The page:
We’re thrilled that the Free Library’s transmogrified into one of the most exciting free venues for jazz in Philadelphia, thanks in part to our sidemen and women at the Philadelphia Jazz Project. We’re writing now to invite you to the next concert in our Mysterious Travelers 3 Series, an evening with singer Alexis Simmons (aka Alexa Gold).
On Monday, January 19, at 7:00 p.m. Alexis premiers the newest program in our Internal Investigations series, in which bandleaders meet with Free Library librarians, explore the treasures in the Parkway Central Library collections, and write new music based on their findings.
Up Next! Mysterious Travelers Featuring: Alexis Simmons
Reserve your FREE tickets for this performance!
Featured Department: Education, Philosophy, and Religion
Alexis Simmons has made love a fine art through her music. She has nurtured her talent within the demanding Philadelphia music scene and has exploded all over stages on the East Coast. Her live shows incorporate her love and skill in R&B, soul, pop, house, and rock, and she credits her versatility to her work as a background singer, most recently for hip-hop / soul singer Jaguar Wright. She also developed an ear and style for dance music, writing and performing singles such as the popular "Selene—The Goddess of the Moon"; co-producing her first independent album, called "The Art of Seduction"; serving as sole music producer for alternative performance trio The Femme-mynistiques; and working on her latest EP. Her love of music is also exhibited through her photography, capturing experiences ranging from portraiture to theatrical performances and community gatherings.
Recap: Kunu Bi Reimagining the Music Department
Kunu Bi (Papa Ed Stokes, Tom Lowery, and Bert Harris) played last month's Mysterious Travelers' event. Since this author engaged in the reference jam session which led to this program, here's a behind the scenes look at this show’s roots:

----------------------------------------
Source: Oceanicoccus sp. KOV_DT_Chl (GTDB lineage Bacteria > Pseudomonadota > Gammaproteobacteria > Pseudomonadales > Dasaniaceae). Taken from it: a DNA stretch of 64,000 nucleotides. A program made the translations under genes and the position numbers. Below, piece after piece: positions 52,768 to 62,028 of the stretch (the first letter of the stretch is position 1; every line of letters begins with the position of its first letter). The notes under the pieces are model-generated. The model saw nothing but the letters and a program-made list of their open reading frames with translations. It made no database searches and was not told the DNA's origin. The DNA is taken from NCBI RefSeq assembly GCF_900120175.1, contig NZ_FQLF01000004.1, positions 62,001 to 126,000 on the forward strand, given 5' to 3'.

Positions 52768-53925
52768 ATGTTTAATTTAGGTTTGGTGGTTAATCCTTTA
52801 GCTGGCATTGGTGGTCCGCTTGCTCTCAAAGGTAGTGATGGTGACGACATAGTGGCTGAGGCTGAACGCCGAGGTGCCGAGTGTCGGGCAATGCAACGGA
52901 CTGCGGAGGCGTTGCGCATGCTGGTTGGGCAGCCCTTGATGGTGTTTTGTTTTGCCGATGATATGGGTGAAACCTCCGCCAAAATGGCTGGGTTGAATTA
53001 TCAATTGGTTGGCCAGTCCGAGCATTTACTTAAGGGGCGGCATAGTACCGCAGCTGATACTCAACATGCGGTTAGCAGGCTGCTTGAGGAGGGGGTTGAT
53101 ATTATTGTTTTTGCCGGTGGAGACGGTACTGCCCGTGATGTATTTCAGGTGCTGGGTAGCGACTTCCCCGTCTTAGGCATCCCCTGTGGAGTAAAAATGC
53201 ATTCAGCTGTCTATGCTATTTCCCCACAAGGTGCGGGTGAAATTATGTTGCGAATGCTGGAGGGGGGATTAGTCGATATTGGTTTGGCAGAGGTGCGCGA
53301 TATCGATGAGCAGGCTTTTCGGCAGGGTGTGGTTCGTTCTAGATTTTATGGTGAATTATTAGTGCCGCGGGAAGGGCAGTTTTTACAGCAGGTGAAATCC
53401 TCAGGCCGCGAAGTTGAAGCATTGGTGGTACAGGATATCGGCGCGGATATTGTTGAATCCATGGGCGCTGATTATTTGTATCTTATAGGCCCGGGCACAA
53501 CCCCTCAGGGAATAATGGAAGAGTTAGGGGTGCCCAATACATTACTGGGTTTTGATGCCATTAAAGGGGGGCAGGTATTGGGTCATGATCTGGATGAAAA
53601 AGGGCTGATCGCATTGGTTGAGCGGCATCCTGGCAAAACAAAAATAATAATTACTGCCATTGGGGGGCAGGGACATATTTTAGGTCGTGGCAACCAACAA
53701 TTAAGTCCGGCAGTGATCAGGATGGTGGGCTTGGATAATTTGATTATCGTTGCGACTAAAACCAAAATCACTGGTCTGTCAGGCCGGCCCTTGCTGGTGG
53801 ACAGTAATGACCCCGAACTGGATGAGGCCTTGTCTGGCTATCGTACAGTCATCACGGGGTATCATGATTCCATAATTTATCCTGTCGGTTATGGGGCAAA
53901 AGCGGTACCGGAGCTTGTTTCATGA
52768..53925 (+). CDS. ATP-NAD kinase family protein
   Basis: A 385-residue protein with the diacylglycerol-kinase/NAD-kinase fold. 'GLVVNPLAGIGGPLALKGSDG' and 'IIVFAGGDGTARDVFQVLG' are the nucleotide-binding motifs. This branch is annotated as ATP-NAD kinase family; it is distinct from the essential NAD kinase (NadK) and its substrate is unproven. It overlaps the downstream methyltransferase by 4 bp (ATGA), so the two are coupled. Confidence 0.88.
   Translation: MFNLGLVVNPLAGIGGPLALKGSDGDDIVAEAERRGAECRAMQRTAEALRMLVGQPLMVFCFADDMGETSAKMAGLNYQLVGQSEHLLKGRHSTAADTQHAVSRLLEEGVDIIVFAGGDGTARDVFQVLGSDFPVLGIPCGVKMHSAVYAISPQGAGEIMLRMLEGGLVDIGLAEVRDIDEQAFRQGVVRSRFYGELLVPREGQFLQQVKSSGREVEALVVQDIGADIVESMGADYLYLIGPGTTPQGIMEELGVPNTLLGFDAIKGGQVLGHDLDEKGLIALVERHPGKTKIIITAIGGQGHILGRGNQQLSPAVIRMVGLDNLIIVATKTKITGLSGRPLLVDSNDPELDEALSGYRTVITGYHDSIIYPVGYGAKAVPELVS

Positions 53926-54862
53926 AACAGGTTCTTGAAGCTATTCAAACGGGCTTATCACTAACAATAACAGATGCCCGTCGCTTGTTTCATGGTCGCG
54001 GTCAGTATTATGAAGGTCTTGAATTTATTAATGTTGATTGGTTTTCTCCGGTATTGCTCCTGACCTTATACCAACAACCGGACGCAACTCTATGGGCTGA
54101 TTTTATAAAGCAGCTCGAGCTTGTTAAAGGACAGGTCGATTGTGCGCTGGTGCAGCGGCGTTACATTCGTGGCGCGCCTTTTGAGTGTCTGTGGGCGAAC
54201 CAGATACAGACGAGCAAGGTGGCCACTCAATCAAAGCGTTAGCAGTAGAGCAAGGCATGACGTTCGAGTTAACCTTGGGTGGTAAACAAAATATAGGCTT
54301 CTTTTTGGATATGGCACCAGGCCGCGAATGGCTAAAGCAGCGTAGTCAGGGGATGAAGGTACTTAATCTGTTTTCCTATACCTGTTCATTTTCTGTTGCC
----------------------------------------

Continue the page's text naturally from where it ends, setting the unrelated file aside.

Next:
On April 4, Papa Eddie Stokes came to the Music Department to meet for our reference jam session. We'd already talked about his unique artistic focus—tracing the blues all the way back to West Africa, building traditional West African and invented instruments, and using the instruments to reinterpret songs from the Western blues and rock spectrum.
To prep for his visit, music librarians searched the various indices and catalogs for resources related to Africa and the Blues. Librarians set aside a few special pieces of sheet music, LPs, and Tune-Dex cards.
There was improvisation right from the start. We handed him a library LP of traditional music from Burkina Faso – librarians picked it because the album, pre-1984, still called the country by its colonized name and we had a fantasy of the resource inspiring something like a Thomas Sankara Revolutionary Blues. Instead, Papa Eddie flipped it over and was surprised to find the names of some of the instruments he loved and was very familiar with.
Librarians wanted the Music Department’s collection to weigh in on this, so we ran to fetch one of our encyclopedias of musical instruments. The Oxford Companion to Musical Instruments we grabbed happened to only have passing captions about Papa Eddie’s instruments—the library’s encyclopedias dedicated solely to African instruments would’ve been a better fit—but this led us, serendipitously, to our first theme and one which would be touched on through the program: reimagining reference works.
In a sense, Papa Eddie compiled his own musical instrument encyclopedia: his MT3 program featured tunes and demonstrations highlighting West African instruments The Oxford Companion ignored, as well as songs featuring Papa Eddie’s own instrument inventions. Since he builds his own instruments, the night was one big reference work—played live!
Next, we’d pulled a piece of sheet music for Bessie Smith’s rendition of Williams’ Gulf Coast Blues (we give an unfair advantage to artists we can claim as Philadelphians). Papa Ed was surprised that the library had such a far-reaching collection as to include this piece. He wondered what other songs we had.
This was our second call & response!
He called Sweet Home Chicago and librarians found it in a blues songbook. The night of this concert, this standard was rearranged for the West-Africa-via-Deep-South Diddley Bow.
View videos from this sensational set below. After the concert, multiple showgoers e-mailed us to find out exactly what kind of new, strange instruments Papa Ed played!
Kunu Bi renders unique sound from a reimagined blues classic (Tupelo Blues), and shows us a page from a personal instrument encyclopedia..
View this blues standard from the Music Department's collection, reimagined for Diddley Bow
For librarians, there’s real creative electricity when a musician can call out a song or an instrument and a librarian can rush back with a resource response.
You can see this for yourself on December 19th when Alexis Simmons explores through sound, the collections which constitute the Education, Philosophy and Religion Department!